Some 2-4 million Israelis will likely be infected with the coronavirus during the current wave of infection driven by the omicron variant, Prime Minister Naftali Bennett said Sunday, citing information presented at the weekly cabinet meeting.
Four million people equals roughly 40 percent of Israel's population. The omicron variant is unlike the alpha and delta variants that propelled previous waves of infection, Bennett said, and "is contagious at levels we haven't yet seen."
The expert panel advising the government on the pandemic is set to meet Sunday evening to discuss expanding the availability of fourth vaccine shots to additional groups, after these were approved last month for those 60 and up, people with compromised immune systems, and medical workers.
"I understand the confusion, the frustration, and the disruption of our normal routine," Bennett said. "We are working to make it as easy as we can, but we will all need patience and endurance."
Referring to the recent shift to antigen tests, Bennett said that the high rate of infection has made it impossible to give everyone who wants one a PCR swab test. "There is not enough capacity in the labs, the results will be delayed, and in the meantime, the person could infect his surroundings," he said. "Therefore, we are allowing antigen testing at institutions or at home."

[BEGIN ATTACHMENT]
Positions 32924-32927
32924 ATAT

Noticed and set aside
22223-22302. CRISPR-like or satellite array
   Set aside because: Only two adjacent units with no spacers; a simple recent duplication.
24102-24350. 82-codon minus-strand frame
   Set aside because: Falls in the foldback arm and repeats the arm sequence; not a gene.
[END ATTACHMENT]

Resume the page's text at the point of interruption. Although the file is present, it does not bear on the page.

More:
On the heels of the new testing policy, Bennett announced that Israel would provide children and staff in kindergartens and elementary school with three free antigen home-testing kits.
Warning of “several difficult weeks” ahead, the prime minister said he was speaking to pharmaceutical companies about lowering the prices of antigen tests, though he also noted that the market will likely drive a fall in the price due to increasing supplies.
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Sunday saw the number of seriously ill coronavirus patients rise to 205, a 22-percent increase in a single day, with 48 of those patients on ventilators.
The number of serious COVID cases in Israel has tripled in the last 18 days, rising from 76 on December 22.
As serious cases continue to increase, the discrepancy between vaccinated and unvaccinated patients has become more evident. According to Health Ministry data, 14 percent of Israelis over 20 are unvaccinated, and they account for 50 percent of serious cases.
The change in the testing policy to limit PCR testing to only part of the population and to put the burden of rapid testing and reporting on individuals will widen the gap between the information decision makers have in hand and a true picture of the growing omicron pandemic. The data they will have to work with will be less precise than before, restricted to figures on symptomatic and hospitalized patients, which provide only a lagging indicator for the spread of the virus.
Starting Sunday, tourists arriving in Israel were required to fill out an online form before their flight, take a PCR or antigen test before boarding their plane and a PCR test when they land in Israel. This applies to passengers who are either vaccinated or had COVID-19 and recovered. Unvaccinated tourists are not allowed into the country.
Amid growing concerns about the inaccuracy of the antigen tests, the Health Ministry is weighing up recommending an alternative method of carrying out coronavirus tests, the director general of the ministry, Nachman Ash, said on Sunday. This will involve also placing the swab in the mouth before taking a sample from the nose, Ash explained, and said that he expects the ministry to make the recommendation.